Tuesday, July 27, 2021
Renewable Energy News

Solar River solar and battery project still confident, despite loss of Alinta contract – RenewEconomy

By Staff , in Solar Power , at September 3, 2020

One of the biggest solar and battery storage projects planned for Australia, the Solar River facility in South Australia, says it is still confident of reaching financial close despite the loss of a long term contract with utility Alinta Energy.

The now Hong Kong owned Alinta signed up for a 15-year contract last July to take three quarters of the output from Solar River – which is proposed to combine a 200MW solar farm with a 100MW/300MWh batteries, one of the biggest not the world.

GE was later signed up as the technology provider for the battery, and the project was expected to begin construction by the end of 2019, with completion scheduled for 2021.

However, an Alinta spokesperson told RenewEconomy that the contract with Solar River expired earlier this year because the project failed to advance.

One of the complications, RenewEconomy understands, is the withdrawal of Downer from EPC contracting in the solar industry, because it no longer wants to take the risk of delays and connection issues that have plagued many solar farms and caused big losses to both contractors and developers. “We’re out”, Downer declared late last year after accumulating losses on some other contracts, and others follows.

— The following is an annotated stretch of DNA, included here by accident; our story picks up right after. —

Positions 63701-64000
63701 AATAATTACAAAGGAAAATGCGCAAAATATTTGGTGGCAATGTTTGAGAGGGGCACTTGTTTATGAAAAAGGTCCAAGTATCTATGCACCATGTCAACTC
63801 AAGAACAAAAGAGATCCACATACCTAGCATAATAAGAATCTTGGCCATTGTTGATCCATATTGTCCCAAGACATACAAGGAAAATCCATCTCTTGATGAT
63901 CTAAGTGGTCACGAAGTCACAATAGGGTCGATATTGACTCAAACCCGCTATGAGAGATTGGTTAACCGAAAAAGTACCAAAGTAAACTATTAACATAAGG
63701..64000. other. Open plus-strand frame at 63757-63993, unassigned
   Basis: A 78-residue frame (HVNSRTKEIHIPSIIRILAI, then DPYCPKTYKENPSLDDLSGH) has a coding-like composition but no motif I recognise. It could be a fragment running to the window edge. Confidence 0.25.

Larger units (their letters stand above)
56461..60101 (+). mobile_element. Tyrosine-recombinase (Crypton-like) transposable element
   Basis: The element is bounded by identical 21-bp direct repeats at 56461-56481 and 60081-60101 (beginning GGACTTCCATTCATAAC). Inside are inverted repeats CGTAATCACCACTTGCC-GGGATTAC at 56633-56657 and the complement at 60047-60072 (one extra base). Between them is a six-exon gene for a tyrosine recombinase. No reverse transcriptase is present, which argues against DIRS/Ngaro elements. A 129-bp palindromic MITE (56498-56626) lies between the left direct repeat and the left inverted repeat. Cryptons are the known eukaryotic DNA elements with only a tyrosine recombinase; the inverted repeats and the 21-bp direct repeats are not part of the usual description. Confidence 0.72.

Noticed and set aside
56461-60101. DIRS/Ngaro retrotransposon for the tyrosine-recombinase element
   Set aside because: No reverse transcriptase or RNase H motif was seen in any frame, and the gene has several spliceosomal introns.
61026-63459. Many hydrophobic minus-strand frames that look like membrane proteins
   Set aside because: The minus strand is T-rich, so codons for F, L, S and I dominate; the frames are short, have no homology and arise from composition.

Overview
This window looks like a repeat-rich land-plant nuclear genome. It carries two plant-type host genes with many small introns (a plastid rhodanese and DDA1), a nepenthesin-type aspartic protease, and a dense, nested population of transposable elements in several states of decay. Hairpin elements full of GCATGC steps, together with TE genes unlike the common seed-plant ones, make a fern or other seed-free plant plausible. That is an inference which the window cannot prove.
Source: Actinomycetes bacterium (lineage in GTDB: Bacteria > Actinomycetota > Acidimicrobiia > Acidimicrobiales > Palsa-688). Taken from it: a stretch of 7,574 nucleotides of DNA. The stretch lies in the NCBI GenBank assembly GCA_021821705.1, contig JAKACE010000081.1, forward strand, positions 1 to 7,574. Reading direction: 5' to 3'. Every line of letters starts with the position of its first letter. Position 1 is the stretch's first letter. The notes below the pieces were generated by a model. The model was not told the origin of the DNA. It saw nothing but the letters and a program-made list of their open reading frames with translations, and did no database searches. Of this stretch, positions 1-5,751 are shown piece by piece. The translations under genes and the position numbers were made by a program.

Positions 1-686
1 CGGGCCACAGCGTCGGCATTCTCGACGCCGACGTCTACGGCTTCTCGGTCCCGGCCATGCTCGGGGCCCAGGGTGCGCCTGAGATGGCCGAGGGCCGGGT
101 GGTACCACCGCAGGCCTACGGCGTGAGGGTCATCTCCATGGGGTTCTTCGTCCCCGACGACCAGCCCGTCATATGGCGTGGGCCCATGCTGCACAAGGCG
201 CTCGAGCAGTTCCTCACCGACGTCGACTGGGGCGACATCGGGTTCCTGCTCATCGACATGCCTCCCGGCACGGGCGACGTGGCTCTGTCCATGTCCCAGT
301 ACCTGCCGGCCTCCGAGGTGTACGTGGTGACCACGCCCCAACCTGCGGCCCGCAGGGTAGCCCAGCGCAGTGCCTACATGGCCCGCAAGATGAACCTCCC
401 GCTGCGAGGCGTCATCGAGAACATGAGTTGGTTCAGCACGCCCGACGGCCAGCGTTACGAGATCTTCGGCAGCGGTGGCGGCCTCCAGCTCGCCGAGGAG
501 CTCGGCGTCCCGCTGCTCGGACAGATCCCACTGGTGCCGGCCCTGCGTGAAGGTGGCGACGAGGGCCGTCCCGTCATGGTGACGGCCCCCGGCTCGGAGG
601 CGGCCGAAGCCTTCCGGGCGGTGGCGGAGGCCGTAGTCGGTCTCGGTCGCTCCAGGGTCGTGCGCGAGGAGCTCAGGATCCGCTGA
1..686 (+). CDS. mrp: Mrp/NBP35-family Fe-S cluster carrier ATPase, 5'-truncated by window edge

RenewEconomy understands that Solar River, being developed by Jason May and Richard Winter, and located near Robertstown, next to the South Australian end of the proposed new transmission link to NSW, is looking to announce a new off take agreement soon as well as financial close. It will also need to announce a new contractor, with construction expected to begin by the end of the year.

GE said when it was announced as the supplier and integrator of the battery component that Solar River Project was a flagship for the renewables industry and for GE’s role in building hybrid plants.

“Hybrid solutions have become a reality, driven by the demand for reliable and dispatchable renewable energy, which we can integrate using our proprietary controls technology to optimize asset and customer outcomes,” Prakash Chandra, the chief of renewable hybrids at GE Renewable Energy, said in a statement.